The first substantial use of the AzMaxLoad unsurprisingly coincided with first light with my APM LZOS 180 Apo.  As one might expect, when faced with using such an exciting telescope for the first time, my attention was very much focused on the incredible views the scope was throwing up and I paid little regard to the mount itself.  However, that in itself is a compliment as it performed exactly as I was hopping and did not draw attention to itself for the wrong reasons.

The motion of the mount is incredibly smooth with no backlash at all, and once well balanced (which is a crucial step), the AzMaxLoad will hold the scope perfectly steady regardless of the orientation.  Assuming one has spent a few minutes making sure the balance is spot on, there really is no need to use the variable tension at all.  A very pleasing aspect of the performance is there is no stickiness when first moving the mount such that the often required extra force to get a mount moving is not needed here with the same force applied consistently from the beginning to the end of a telescope manoeuvre.  This makes tracking at high magnifications relatively easy with none of those frustrating jumps can manifest in mounts that require a bit more effort to get going.

With such smooth motion, even tracking near the zenith is a simple affair, something that many Alt-Az mounts can struggle with, despite no slow motion controls.  As you might imagine, when sky conditions allow, I will take the magnification above 200x, yet keeping the object of interest in the field is no problem at all.  I have not noted any variations in the performance in relation to ambient temperature having used the mount in mild (for the UK) night time temps in the mid-teens Celsius to below zero in the depths of winter.

As I mentioned in my Ercole review, I like to manually track the ISS across the sky and I now use this as a test of the smoothness of a mount when panning at high speed.  Keeping the space station centred in the EP at 70-100x is an easy affair.  The only impediment to using a higher magnification is the difficulty in first locating the station with a narrower field of view.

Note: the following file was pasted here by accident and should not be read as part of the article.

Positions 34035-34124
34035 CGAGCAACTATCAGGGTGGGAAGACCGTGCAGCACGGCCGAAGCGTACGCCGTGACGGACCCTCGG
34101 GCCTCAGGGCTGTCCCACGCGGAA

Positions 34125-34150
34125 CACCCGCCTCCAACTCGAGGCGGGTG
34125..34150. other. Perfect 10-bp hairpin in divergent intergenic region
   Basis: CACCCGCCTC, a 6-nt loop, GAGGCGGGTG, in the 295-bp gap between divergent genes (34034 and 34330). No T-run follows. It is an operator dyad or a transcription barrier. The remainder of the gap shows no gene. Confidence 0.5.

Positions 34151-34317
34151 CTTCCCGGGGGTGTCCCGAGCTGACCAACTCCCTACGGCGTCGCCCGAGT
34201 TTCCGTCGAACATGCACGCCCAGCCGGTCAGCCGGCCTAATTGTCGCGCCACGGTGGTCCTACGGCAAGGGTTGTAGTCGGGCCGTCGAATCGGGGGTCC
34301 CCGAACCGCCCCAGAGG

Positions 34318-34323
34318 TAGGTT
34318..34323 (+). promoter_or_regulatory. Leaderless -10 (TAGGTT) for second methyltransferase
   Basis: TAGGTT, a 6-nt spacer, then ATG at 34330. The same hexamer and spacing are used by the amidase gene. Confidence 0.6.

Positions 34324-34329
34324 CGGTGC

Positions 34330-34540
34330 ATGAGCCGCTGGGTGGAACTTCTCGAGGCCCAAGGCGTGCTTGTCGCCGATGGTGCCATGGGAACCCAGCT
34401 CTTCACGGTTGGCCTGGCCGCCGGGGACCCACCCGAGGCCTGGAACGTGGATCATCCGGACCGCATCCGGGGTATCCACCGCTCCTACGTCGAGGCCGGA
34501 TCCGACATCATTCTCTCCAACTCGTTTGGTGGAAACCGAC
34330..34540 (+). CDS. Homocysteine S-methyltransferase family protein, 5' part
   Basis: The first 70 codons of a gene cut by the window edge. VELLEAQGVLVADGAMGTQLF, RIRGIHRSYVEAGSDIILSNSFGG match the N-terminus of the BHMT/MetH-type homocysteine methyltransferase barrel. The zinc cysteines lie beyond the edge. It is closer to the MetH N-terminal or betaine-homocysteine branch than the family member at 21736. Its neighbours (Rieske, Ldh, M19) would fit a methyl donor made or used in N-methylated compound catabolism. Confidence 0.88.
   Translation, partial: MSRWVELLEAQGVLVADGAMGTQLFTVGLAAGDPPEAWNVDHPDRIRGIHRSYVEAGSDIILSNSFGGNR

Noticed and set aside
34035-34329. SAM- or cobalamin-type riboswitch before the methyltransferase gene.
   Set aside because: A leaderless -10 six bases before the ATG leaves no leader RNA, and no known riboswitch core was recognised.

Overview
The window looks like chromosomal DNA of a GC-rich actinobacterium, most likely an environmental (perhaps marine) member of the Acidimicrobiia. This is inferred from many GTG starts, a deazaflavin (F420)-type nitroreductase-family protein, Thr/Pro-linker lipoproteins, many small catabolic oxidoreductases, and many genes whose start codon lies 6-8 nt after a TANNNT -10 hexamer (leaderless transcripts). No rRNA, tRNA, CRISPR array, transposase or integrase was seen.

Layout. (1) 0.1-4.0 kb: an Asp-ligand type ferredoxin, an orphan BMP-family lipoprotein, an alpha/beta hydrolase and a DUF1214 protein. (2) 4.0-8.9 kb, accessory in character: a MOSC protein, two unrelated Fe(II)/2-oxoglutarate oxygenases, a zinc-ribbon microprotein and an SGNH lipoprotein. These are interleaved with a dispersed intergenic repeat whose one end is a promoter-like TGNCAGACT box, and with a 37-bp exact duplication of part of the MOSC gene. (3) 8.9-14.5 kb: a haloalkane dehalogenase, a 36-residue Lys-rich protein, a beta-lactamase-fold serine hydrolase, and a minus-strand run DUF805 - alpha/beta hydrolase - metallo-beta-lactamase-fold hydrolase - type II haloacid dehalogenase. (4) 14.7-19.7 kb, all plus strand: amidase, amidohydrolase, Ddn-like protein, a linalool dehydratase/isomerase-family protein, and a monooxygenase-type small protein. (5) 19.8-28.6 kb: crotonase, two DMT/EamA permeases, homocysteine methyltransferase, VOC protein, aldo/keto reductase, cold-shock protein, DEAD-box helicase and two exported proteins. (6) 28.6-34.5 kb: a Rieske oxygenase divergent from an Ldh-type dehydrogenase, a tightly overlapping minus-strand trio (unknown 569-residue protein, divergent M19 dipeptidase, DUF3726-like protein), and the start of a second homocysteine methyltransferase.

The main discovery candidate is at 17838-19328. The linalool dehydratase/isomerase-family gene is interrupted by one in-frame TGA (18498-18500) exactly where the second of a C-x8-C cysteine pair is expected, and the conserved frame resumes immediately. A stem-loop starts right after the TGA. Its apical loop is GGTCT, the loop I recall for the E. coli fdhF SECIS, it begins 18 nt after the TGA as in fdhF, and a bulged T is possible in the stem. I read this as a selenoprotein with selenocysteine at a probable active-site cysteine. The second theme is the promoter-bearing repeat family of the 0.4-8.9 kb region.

If I have one criticism of the AzMaxLoad, at least in regards to using my 1.1m long refractor, is that without an altitude lock and such sensitivity to balance, when switching eyepieces, especially from a very heavy 2” model like the 21mm Ethos to a small high power 1.25” EP such as the 3-6mm Nagler Zoom, the OTA will move even with the variable tension knobs engaged.  I now use a small magnetic counterweight set at the eyepiece end of the scope to control changes in the balance which removes the need to slide the scope in its tube-rings.  This problem might be less of an issue for a shorter, stubby OTA like a C14 which will have a smaller turning moment.

For anyone considering the AzMaxLoad for a long front heavy refractor like mine, I would highlight that while the G11 tripod provides a very stable base, the EP height when pointing near the zenith is rather close to the ground.  I now use the Losmandy 12” extension tube to get a bit more elevation without sacrificing stability.  I also use an 80mm finder which has shifted the balance point slightly, further lifting the EP height at the zenith.


The 8kg counterweights are made from stainless steel and wonderfully finished, but at €250 each, are not cheap.

The AzMaxLoad is made to order, typically taking 4 weeks for delivery, so each purchaser is able to specify the mounting connection for a particular tripod or pier.  However, because these mounts are a special order item and a low volume one, APM have no intention of developing any kind of encoder system for computer assisted pointing, but as I grew up in an era of star-hopping, that is not an issue for me.

If you are in the market for a seriously heavy duty Alt-Az mount, you are not exactly spoiled for choice, but fortunately the APM AzMaxLoad is an excellent performer such that the lack of options is not an impediment to enjoying observing with the simplicity of Alt-Az.  The only negative to highlight is the sensitivity to balance means I cannot be lazy with the initial setup as I often am with my smaller OTAs, where I rely on the variable tension adjustment to compensate.  This sensitivity extends to switching between large and small EPs such that I now use a small magnetic counterweight set to manage the weight changes.

At a cost of €995 including the counterweight arm, the AzMaxLoad is not cheap, but at this level of performance and load capacity I would suggest it is actually rather well priced.  Just be aware that the 8kg counterweights, as beautifully machined as they are from stainless steel, are €250 each (I need three for my APM 180!) and the G11 tripod currently retails for €800, meaning that the total cost for my setup was approximately €2,500.